For this privileged caste, Singapore is indeed fantasy-land. It is a fun city with world class casinos, streets of bars, pubs and karaoke clubs, great restaurants of all cultures, theaters, 5 stars hotels, plenty of young and inexpensive social escorts and prostitutes from China, Philippines and neighboring countries. Prof Tommy Koh, former ambassador to UN, was reported that he entertained western ambassadors and consulate staff for “fun-filled” evenings. He preferred the Filipino girls in Orchard Towers over those in Duxton as those girls were “cheap and low quality”. The homes of these elites are well maintained by the services of cheap maids and they live like royalties.

For the remaining population, few would consider Singapore a fun city, let alone “the happiest place in Asia”. There is a small percentage within this remaining population who are in the “comfort zone” and contend with status quo where they could enjoy occasional touches of happy moments. These are people in the senior management positions, senior civil servants, senior military and police officers, relatively successful businessmen who are able to buy cars, private condominiums, the cheaper end of private houses or in worst case, the executive or 5-room HDB apartments. They have maids and take overseas vacations and enjoy some luxuries of elite lifestyle.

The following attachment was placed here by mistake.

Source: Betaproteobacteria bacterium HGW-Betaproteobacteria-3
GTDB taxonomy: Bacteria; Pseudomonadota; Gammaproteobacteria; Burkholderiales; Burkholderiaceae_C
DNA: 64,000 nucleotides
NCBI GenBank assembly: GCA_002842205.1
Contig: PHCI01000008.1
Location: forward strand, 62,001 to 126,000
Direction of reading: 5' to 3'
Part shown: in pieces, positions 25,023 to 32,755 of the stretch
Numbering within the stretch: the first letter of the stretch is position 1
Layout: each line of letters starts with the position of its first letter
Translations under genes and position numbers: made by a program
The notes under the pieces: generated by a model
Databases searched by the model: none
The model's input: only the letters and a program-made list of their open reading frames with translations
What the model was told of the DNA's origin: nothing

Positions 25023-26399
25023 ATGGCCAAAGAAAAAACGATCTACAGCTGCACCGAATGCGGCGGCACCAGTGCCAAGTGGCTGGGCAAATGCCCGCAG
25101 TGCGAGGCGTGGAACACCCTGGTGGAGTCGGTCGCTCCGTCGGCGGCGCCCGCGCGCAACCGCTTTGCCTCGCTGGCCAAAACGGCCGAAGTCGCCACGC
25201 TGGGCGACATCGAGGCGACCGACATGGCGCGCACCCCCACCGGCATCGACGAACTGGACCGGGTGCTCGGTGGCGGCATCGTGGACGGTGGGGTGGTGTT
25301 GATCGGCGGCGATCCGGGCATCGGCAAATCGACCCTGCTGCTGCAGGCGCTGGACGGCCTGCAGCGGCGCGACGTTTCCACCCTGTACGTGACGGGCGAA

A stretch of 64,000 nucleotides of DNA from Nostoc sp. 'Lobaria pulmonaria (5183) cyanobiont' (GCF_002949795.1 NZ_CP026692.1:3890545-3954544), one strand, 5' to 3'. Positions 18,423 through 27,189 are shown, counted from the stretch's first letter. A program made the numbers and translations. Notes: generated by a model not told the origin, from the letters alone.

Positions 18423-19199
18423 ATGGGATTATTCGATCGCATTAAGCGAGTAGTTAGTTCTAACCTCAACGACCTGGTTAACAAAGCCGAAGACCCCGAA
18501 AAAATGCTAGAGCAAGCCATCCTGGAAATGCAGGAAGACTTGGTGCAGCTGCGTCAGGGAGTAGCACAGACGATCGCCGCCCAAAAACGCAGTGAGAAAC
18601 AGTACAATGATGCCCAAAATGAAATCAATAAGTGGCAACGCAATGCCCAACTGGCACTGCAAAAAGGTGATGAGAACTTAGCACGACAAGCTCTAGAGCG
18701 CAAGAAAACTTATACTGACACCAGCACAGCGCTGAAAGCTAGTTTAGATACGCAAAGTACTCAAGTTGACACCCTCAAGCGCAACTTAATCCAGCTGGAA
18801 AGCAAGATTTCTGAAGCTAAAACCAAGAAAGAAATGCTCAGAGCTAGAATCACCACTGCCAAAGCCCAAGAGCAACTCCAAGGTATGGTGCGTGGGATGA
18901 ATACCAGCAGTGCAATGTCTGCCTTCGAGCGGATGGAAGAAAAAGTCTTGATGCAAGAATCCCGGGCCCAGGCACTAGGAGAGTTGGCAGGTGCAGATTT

For majority of population, life is tough having to work 12 hours a day for both husbands and wives to pay off the mortgages for their 99 years lease HDB homes and 10 years lease cars, pay for children tuition and make ends meet. If Singapore is a fun city, most of them are simply too busy to feel happy or enjoy the luxuries of life. Singapore’s workforce has the reputation of having the longest working hours a day in the world.

How did Singapore with all the world ranking and claims deteriorate to such a pathetic state where the majority of common citizens are depressed, oppressed, stressed and agitated resulting in increased divorces, violence and suicides?

The Hard Truths are the fear of losing their current jobs and difficulties in finding new jobs, the raising cost of living, the anxiety of inadequate CPF for retirement, the lack of affordable health care, the fear of being homeless and the lack of welfare for seniors. In this meritocratic society, the handicaps, weak and the old are expendable and left to the care of their families. The State has in place laws for parents to sue their own children for financial support. The government does not want to waste its resources on the expendable. Singapore has an inexorable policy of survival of the fittest. Those citizens classified as underachievers or a burden will be sidelined and be left to rot.